Using a 1 gallon fuel can off to the side of the truck (I use a tool cart to hold it) run supply and return fuel lines from inside the bottom of the fuel can to the engine supply and return. Get everything rigged up and running with the fuel can and an external electric lift pump. Then remove the fuel can and add a whole bottle of a/c dye, close lid and shake up. put the hoses back in the fuel can and run the engine. It will take a while for the dyed fuel to get through the system and begin leaking.

Then just use the UV glasses and UV flashlight. If you are doing this outside- DO NOT use those glasses outside in the day!! Remember these are opposite of sunglasses. They amplify the uv light to your eyes. If you have to do this outside, get it going not long before sunset, then use the glasses and light after the sun is down.
Pro mechanics have a huge blanket to block all the light when using them for seeing the dye in a well lit shop.

If you have to drive the truck around to create the leak, rig the tank in the bed of the truck.
 

Donbucks

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Thankyou for the advice you all explained. I will certainly give it some thought on that and discuss this with my local buddies. I was thinking of going on Amazon to order a small camera on a long tube to run off my cell phone app...... watched a few videos to look into the tightest spots to see.
 

MrMarty51

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Thankyou all for responding. An update on return fuel lines is all injector fuel lines are replaced, and I do suspect the return line that transitions the metal line to rubber between the firewall and engine could be the culprit. This seems only to leak when the engine gets hot. I ran it for 15 minutes and not a drop of fuel leaks from the bell housing, until I shut it off. Maybe five drops was all it was after 5 minutes. But it will do a drop every second after an hour of idling and continue to drop for another 30 minutes after the engine is shut off. Heat expansion is my latest clue which worries me of the unknowns. May have to remove the intake manifold to get a closer look from the top and hopefully get lucky. I also googled on used Chilton/Haynes service manuals of a dozen stores globally, and they are all out of stock including my local city library..,, seems like people are collecting and keeping these manuals. Sheesh. I wish they would do reprints and even did online diagram search of fuel lines which was N/A page came up. Times are changing for these service manuals, hoping someone wouldnt mind selling a 1993 diesel silverado service manual on mechanical. I do have an electrical service manual tho, but it doesnt help me.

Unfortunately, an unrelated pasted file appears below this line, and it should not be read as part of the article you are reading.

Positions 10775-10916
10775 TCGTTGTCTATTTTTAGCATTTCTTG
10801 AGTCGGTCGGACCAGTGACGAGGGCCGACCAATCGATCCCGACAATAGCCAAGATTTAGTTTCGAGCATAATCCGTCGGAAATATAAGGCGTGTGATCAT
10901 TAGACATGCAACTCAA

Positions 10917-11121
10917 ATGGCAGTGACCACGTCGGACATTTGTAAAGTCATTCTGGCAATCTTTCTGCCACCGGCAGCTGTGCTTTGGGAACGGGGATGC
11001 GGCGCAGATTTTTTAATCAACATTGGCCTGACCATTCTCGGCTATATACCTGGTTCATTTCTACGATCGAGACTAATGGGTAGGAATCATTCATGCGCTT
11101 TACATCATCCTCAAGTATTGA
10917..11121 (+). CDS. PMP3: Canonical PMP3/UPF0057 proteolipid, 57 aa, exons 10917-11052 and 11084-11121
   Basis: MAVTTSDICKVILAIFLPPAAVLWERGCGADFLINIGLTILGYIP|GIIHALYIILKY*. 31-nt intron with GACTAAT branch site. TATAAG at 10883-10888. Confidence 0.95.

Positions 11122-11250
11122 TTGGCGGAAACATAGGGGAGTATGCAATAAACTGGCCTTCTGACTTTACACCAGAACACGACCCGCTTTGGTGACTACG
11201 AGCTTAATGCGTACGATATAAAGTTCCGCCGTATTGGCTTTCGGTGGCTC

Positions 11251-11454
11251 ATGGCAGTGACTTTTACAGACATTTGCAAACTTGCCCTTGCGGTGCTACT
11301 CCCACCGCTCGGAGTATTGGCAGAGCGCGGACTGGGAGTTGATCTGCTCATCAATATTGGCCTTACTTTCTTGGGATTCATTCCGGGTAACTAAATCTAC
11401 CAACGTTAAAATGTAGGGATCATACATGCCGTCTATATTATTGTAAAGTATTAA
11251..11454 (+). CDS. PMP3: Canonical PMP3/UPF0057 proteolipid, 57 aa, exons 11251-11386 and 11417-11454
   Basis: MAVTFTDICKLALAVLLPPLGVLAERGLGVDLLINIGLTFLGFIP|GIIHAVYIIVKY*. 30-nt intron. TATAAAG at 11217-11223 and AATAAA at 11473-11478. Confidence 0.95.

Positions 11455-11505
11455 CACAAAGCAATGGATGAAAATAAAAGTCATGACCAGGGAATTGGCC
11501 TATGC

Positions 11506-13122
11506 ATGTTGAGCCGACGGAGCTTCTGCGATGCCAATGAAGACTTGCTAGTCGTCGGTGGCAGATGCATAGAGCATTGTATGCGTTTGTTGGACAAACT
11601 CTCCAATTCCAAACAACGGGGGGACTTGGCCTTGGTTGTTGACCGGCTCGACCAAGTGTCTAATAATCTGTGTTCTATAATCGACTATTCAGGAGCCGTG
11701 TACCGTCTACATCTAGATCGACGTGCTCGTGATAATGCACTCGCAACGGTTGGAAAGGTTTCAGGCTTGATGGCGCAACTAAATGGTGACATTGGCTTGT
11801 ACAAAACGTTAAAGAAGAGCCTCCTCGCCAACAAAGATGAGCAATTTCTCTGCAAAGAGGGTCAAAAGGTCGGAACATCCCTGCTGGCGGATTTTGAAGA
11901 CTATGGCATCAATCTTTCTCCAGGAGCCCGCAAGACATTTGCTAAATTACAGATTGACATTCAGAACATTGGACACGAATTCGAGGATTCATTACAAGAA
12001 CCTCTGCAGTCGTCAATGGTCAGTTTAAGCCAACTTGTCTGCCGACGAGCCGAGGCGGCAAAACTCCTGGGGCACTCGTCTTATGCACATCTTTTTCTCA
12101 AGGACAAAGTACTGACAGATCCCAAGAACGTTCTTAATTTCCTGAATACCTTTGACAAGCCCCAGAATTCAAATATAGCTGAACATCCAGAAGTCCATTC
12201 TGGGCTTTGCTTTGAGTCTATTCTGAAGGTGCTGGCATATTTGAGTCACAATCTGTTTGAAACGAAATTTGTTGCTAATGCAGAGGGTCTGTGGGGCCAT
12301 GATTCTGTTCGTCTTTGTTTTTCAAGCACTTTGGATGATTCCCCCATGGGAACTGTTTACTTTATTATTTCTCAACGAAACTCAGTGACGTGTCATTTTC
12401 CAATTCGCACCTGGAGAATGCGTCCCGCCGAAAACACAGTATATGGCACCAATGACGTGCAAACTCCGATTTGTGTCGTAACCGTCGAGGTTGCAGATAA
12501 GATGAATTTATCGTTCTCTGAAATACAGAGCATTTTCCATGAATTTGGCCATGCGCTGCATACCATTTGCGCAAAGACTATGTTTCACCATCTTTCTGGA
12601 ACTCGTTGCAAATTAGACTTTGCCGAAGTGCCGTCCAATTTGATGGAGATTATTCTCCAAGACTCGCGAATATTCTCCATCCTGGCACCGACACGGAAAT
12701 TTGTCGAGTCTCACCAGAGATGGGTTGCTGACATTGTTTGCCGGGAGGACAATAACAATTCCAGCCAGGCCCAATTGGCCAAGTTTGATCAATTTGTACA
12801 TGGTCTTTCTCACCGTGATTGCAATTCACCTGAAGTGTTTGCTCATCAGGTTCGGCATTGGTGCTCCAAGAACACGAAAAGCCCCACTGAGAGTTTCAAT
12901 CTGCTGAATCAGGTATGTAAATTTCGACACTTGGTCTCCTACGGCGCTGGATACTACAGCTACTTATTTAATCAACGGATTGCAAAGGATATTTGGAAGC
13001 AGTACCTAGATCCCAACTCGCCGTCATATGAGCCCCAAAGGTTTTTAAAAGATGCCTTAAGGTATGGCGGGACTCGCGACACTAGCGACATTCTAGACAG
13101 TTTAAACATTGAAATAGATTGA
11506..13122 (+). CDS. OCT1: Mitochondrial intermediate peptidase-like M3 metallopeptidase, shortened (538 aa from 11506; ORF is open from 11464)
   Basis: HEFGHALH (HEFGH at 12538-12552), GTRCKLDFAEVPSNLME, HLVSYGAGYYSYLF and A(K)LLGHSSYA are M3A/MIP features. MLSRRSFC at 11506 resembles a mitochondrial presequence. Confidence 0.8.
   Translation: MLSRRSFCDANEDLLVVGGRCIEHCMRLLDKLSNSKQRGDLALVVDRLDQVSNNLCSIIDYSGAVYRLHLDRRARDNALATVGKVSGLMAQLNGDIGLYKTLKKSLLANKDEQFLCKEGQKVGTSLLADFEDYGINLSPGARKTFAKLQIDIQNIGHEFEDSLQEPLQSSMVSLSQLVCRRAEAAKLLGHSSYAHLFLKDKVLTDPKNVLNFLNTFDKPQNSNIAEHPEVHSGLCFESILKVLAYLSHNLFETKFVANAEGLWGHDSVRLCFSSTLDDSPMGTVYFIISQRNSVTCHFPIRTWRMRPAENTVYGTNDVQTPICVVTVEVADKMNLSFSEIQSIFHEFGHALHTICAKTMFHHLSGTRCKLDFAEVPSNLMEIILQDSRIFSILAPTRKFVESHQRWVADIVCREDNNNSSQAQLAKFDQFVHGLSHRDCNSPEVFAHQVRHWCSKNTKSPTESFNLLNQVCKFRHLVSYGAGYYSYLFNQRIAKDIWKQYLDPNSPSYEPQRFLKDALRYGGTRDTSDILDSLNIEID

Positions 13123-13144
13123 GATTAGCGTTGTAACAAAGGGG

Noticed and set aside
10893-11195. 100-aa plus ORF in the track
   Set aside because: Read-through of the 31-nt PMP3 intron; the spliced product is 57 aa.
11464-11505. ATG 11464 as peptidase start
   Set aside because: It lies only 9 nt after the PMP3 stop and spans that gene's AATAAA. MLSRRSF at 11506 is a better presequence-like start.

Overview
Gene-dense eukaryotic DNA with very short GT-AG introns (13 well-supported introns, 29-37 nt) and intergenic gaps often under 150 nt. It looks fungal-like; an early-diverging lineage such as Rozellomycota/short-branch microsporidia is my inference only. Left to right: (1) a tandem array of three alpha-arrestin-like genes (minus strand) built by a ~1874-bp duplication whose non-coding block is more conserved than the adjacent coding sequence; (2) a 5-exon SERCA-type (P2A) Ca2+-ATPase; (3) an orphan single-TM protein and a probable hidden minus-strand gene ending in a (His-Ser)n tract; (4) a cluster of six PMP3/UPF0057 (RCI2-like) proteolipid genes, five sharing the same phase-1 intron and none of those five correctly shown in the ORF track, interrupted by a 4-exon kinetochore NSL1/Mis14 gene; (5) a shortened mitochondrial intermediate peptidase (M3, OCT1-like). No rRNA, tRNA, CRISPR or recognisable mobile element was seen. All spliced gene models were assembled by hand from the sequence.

I had a Haines manual and it did not show much about the 6.5.
I do have a Chiltons book and it goes into great detail about the 6.5 engine and also the wiring diagrams are quite good too.
 

Donbucks

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I have an update on my truck as I have noticed some changes. I changed out the engine oil with 10W 40W synthetic oil and did wipe down and found that the oil leaks stopped. I noticed a much slowing down of leaks since then. I have ordered in my fuel filter and I will be changing this very soon. I do have a confession to make as I accidentally put in gasoline from the pumps and realized my mistake. I managed to drive home with half filled mix of diesel and gas and I siphoned out as much as I could out of it. I went back to the pumps to top it off with diesel once again and I think there is 10 percent gas mixed in with diesel. I presumed to think maybe the gasoline weakened my fuel filter seals since thats the only logical place that is leaking. When I use up the rest of the fuel in the tank, I will refill it once again, then I will change out the filter and I am betting that with the new oil change along with rest of the gasoline is used up. My patience in with cleaning up the truck and reading the posts has helped me understand what the engine was doing. The gasoline thinned out my engine oil and that started the premature leaking. The synthetic oil stopped all the leaks except for the fuel filter, which is`nt very much, like a teaspoon after sitting overnight. Thanks again for your support.